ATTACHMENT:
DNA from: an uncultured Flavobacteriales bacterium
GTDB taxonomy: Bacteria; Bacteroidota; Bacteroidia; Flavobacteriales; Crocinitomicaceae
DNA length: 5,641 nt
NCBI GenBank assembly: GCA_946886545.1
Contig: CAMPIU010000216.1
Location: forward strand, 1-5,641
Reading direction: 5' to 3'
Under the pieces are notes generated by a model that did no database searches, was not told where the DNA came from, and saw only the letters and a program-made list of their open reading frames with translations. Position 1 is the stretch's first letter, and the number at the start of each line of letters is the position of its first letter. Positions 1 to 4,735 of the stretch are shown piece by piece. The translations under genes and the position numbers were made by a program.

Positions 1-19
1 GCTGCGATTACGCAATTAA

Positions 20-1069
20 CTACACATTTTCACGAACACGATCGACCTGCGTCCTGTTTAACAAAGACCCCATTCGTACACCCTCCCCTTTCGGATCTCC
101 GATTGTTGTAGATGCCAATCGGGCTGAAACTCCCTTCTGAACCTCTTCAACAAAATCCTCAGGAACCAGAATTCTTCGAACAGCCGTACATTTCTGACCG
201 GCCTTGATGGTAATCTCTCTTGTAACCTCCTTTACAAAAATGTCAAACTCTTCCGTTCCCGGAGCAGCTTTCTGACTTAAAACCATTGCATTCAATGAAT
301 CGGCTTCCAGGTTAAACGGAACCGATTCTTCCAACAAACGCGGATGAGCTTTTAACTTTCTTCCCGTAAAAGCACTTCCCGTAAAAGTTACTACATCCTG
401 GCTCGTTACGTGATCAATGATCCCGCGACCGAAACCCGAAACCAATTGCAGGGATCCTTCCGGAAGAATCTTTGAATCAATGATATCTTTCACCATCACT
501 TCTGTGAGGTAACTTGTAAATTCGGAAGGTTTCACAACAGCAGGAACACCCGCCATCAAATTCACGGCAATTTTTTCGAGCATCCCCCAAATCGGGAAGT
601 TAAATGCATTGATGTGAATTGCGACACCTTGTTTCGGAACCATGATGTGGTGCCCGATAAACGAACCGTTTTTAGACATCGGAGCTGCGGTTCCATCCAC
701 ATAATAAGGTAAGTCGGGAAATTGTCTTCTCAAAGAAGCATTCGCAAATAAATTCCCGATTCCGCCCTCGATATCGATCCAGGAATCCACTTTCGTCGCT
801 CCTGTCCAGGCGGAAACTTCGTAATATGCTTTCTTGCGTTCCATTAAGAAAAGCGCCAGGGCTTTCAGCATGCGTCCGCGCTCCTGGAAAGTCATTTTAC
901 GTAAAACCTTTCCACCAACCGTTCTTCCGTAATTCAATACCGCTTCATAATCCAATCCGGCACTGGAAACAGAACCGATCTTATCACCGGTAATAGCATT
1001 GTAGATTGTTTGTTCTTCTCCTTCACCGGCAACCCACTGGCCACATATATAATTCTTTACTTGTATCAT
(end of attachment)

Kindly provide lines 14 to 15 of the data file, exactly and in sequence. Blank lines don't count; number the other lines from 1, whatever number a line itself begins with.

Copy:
201 GCCTTGATGGTAATCTCTCTTGTAACCTCCTTTACAAAAATGTCAAACTCTTCCGTTCCCGGAGCAGCTTTCTGACTTAAAACCATTGCATTCAATGAAT
301 CGGCTTCCAGGTTAAACGGAACCGATTCTTCCAACAAACGCGGATGAGCTTTTAACTTTCTTCCCGTAAAAGCACTTCCCGTAAAAGTTACTACATCCTG